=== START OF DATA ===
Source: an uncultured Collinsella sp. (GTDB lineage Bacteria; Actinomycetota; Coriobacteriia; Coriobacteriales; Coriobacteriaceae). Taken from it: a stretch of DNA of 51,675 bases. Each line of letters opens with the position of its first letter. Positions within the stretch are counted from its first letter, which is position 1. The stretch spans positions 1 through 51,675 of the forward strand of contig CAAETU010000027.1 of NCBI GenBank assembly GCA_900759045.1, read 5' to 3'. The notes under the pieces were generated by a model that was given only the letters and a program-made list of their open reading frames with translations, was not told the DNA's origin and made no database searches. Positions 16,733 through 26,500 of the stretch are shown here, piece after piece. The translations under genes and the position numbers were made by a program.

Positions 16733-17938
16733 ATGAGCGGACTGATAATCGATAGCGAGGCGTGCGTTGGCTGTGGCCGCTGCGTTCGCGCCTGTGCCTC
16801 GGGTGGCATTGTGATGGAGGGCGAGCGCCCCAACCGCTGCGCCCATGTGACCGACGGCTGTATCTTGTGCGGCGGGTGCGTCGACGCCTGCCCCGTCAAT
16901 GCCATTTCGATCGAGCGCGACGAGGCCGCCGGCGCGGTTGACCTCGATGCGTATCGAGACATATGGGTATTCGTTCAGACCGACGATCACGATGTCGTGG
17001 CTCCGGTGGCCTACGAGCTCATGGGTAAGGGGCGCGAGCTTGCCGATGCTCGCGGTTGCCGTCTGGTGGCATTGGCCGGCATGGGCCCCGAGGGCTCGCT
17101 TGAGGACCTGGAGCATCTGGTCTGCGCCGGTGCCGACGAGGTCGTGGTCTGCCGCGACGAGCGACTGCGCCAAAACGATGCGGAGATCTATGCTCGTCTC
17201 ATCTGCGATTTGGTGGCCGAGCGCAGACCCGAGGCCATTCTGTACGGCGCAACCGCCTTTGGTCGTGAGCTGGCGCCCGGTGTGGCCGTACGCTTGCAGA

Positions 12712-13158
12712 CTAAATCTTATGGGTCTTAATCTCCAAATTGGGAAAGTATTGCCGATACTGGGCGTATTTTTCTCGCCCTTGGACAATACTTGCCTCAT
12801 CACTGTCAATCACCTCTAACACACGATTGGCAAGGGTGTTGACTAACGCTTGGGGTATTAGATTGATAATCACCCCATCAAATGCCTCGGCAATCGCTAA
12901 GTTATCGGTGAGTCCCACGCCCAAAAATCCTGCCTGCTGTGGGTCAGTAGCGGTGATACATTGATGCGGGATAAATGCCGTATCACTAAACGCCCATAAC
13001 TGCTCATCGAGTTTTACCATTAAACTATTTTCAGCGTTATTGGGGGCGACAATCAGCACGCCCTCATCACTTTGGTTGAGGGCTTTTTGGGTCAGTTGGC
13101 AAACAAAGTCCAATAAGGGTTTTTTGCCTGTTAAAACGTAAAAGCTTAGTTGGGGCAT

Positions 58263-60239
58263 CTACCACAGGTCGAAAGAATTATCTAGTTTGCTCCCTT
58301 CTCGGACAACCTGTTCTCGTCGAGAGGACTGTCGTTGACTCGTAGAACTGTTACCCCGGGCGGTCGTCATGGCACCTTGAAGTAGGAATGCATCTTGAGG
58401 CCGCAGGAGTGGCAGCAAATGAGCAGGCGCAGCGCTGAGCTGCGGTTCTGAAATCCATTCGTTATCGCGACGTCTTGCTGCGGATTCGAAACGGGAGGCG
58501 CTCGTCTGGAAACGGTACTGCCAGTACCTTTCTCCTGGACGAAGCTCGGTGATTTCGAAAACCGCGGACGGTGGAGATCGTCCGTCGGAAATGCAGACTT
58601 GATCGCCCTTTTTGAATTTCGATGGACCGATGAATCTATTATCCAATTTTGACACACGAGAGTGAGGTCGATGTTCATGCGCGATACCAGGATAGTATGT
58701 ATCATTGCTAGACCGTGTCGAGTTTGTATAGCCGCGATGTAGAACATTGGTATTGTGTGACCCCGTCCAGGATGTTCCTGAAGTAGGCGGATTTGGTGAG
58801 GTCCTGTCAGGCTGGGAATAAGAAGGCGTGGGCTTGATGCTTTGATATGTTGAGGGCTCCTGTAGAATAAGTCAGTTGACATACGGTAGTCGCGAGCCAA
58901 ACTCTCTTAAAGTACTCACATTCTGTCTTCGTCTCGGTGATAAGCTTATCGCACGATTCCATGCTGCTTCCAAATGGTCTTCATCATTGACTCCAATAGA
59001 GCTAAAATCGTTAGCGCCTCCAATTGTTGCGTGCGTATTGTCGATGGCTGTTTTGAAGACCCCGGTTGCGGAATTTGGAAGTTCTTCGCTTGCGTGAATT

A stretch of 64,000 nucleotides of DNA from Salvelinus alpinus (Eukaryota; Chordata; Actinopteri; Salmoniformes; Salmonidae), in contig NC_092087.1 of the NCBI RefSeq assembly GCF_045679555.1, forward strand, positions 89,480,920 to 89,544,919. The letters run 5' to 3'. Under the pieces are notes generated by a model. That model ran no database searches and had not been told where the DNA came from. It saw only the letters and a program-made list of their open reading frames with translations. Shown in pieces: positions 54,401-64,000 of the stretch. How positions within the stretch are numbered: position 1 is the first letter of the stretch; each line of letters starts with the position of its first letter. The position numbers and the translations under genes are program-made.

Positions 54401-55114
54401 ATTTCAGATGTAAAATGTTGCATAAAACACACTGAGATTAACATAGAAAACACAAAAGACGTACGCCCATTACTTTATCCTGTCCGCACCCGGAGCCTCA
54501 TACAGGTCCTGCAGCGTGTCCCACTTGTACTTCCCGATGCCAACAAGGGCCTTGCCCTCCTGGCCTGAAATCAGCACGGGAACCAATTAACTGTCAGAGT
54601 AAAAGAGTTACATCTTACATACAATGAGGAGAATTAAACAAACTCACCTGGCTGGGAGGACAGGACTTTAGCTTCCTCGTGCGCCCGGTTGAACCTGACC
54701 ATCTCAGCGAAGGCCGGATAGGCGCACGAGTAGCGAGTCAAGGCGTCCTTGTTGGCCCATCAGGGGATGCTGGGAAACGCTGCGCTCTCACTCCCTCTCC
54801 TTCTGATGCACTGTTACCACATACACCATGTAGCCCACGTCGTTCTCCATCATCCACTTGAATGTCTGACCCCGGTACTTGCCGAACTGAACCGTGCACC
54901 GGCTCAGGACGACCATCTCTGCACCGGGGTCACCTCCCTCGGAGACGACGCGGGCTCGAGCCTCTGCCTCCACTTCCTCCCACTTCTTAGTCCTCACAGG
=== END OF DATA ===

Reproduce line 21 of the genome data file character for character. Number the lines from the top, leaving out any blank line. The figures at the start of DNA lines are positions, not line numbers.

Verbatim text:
58701 ATCATTGCTAGACCGTGTCGAGTTTGTATAGCCGCGATGTAGAACATTGGTATTGTGTGACCCCGTCCAGGATGTTCCTGAAGTAGGCGGATTTGGTGAG